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Indiana Architectural Foundation Announces 50 Significant Buildings And Sites As Part Of New Database Celebrating Design In Indiana

Last updated on Thursday, January 10, 2019

(UNDATED) - Most people know about architecturally rich Columbus, however few know there’s a church in New Harmony designed without a roof or that you can take a boat ride on an authentic aqueduct in Metamora, the only one of its kind in the US. Indiana is home to rare architectural gems.

Indiana has a rich architectural history, and the Indiana Architectural Foundation wants people to know about it and experience it. The Foundation today is announcing a statewide database that features some of the state's most significant architecture. It's the first database of its kind in the state, where visitors can learn more about the architecture of buildings old and new and learn how Indiana's economy and culture have been shaped through design.

"Our goal is to showcase Indiana's architectural history," said Dan Brueggert, president of Indiana Architectural Foundation. "We hope people will not only want to learn about it but also visit the public buildings to see just what makes them so special."

The list was compiled by a team of Indiana architects and input from historic preservationists. The committee wanted to make sure that the database included structures that were architecturally significant, connected to historically significant people or events, were located throughout the state, including a variety of building types and building ages. Many of the buildings are open to the public.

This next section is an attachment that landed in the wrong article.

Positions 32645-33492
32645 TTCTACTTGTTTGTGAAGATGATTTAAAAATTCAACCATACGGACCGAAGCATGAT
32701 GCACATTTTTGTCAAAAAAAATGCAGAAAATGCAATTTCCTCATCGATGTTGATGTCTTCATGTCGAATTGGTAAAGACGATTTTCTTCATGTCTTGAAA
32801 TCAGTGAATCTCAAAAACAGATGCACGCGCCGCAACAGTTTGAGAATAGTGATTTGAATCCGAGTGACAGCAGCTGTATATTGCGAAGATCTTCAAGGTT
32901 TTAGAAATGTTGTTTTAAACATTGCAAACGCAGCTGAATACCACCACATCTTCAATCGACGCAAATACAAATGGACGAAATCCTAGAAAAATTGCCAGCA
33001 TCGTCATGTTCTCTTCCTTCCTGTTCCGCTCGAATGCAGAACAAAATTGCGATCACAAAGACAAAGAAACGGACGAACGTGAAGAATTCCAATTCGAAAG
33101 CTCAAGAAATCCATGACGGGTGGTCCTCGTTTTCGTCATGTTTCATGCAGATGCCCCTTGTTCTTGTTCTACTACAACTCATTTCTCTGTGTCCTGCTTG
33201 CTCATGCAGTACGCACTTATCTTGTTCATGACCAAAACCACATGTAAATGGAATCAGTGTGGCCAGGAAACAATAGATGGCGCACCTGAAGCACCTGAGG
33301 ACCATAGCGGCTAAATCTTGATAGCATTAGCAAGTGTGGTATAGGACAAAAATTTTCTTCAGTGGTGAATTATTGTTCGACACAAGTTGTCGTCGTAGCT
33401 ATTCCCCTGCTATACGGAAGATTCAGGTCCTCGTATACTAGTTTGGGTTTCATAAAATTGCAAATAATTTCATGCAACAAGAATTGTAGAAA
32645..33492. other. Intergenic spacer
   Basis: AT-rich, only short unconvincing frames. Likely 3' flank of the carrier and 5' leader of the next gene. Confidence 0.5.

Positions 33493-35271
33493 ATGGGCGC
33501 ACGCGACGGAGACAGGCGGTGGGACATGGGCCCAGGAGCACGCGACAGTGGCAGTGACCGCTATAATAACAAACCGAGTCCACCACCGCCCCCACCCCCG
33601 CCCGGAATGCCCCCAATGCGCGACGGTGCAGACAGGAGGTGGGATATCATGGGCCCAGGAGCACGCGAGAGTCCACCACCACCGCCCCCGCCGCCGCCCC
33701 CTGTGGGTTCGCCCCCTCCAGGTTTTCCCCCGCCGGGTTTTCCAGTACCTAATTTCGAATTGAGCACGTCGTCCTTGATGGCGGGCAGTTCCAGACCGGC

For example, you can tour the only saddletree factory in the US in Madison or have dinner at Tippecanoe Place in South Bend, which is a rare example of Richardsonian Romanesque-style architecture used in a residential structure. Visit Paramount Theater in Anderson and experience an atmospheric theater popular in the early 20th century means, or at Hilbert Circle Theater, you'll see one of the first movie palaces built in the Midwest and the oldest film theater in Indianapolis.

You can see the entire list at www.architectureindiana.com.

The initial 50 sites on the list are just a beginning. Indiana Architectural Foundation plans to continue to add to the database.

The Indiana Architectural Foundation promotes public awareness of architecture and supports future architects through an annual scholarship program. You can learn more about the Foundation at www.indianaarchitecturalfoundtion.org.

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